14 Reasons to Stay Hydrated: Early and Late Signs of Dehydration
Why do you need to stay hydrated? Water is the most important nutrient. It makes up about 60% of yout total human body mass (in an average adult, that equates to 10-13 gallons of water) and is required for numerous body processes. (Popkin, D’Anci, & Rosenberg, 2010) You can go eight weeks without food, but only days without water.
Unfortunately, dehydration happens to be one of the most common deficiencies. Consuming an adequate amount of water is critical for proper hydration and overall health, so drink up!
14 Reasons to Stay Hydrated:
Improves oxygen delivery to cells
Enables cellular hydration
Moistens oxygen for easier breathing
Cushions bones and joints
Absorbs shocks to joints and organs
Regulates body temperature
Prevents tissues from sticking
Improves cell‐to‐cell communications
Maintains normal electrical properties of cells
Empowers the body’s natural healing process
The body can produce about 8% of its daily water needs through metabolic processes. The remaining 92% must be ingested through the foods we eat and the beverages we drink.
What Is Dehydration?
Water is one of the most common nutritional deficiency in the American population. If the body’s water content drops by as little as 2%, it will cause fatigue. A drop of 10% will cause significant digestive, cardiovascular, immune, and musculoskeletal health problems. Losses greater than 10% can cause death. Here are some signs of dehydration:
Like with nutrition, water needs are always bio-individual. Some individuals will need more water than others in hotter temperatures, during intense physical activity, or when experiencing intense stress, blood sugar dysregulation, and so on. While the quantity of water intake should be tailored to each person, NTPs and NTCs are instructed to ensure that their clients practice the following water consumption habits:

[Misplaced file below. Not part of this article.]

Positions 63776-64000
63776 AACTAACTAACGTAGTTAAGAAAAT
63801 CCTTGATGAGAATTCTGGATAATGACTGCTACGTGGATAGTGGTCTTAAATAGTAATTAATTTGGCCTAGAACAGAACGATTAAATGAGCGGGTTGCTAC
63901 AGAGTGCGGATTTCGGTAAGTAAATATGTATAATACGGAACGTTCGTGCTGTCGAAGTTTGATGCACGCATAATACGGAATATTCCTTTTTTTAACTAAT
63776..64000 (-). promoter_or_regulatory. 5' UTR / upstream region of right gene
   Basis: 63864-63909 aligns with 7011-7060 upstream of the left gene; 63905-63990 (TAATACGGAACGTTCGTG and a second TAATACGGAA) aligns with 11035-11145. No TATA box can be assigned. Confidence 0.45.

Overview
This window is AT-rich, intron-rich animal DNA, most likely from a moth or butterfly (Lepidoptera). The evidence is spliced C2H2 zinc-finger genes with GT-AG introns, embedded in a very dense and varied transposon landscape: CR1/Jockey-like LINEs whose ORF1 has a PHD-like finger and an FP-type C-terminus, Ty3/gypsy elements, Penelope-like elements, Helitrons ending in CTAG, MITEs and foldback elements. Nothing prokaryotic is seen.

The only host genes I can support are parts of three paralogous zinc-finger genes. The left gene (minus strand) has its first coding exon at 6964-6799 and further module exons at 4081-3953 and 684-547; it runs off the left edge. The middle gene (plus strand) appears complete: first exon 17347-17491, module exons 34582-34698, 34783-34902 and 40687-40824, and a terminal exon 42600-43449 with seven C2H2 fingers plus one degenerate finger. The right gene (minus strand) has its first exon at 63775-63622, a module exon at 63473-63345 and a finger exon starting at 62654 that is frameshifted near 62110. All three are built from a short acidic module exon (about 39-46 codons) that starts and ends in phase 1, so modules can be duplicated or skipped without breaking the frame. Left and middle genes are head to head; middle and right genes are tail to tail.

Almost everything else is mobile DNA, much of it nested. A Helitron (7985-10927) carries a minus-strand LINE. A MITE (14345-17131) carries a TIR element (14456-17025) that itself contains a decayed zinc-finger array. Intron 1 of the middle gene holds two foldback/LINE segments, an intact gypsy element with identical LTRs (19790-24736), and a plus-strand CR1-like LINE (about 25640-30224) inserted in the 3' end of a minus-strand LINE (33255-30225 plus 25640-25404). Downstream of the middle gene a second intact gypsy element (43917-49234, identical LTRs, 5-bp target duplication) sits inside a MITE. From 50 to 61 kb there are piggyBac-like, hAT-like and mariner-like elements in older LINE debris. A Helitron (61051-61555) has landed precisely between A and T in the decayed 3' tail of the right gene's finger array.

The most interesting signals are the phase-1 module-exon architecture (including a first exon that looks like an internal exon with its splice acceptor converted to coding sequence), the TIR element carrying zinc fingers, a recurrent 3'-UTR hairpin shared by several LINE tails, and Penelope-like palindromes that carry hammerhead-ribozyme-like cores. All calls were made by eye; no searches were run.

Add a pinch of sea salt to your water: Sea salt contains dozens of minerals, including the electrolytes calcium, magnesium, potassium, and sodium that help you better absorb and utilize the water you drink.
Sip, don’t chug: The body can only process a limited amount of water at a time. You will be able to absorb and utilize the water you drink more efficiently if you take small sips over a longer period of time.
Drink most of your water away from meals: Sipping a little water with meals is fine but try to consume most of your water between meals to avoid diluting stomach acid and negatively impacting digestion. Thoroughly chewing each bite will help provide most of the lubrication needed throughout the meal.
Drink clean water: Get your water from clean, reliable sources and use a good water filter system for water that you drink or bathe in.
Optimal health requires daily consumption of sufficient water since the human body does not store water long-term. We’re not camels after all! Water is the most important nutrient and makes up about 60% of our body weight. Adequate hydration is necessary for basic human function. There are many ways to stay hydrated like adding a pinch of sea salt to your water. Before you grab a cup coffee to get you through the midday dip, try hydrating first. Your body will thank you!
The information in this article was drawn from the NTA curriculum and other reputable sources.
Popkin, B. M., D’Anci, K. E., & Rosenberg, I. H. (2010, Aug 01). Water, hydration, and health. Nutrition Reviews, 68(8), pp. 439-458.
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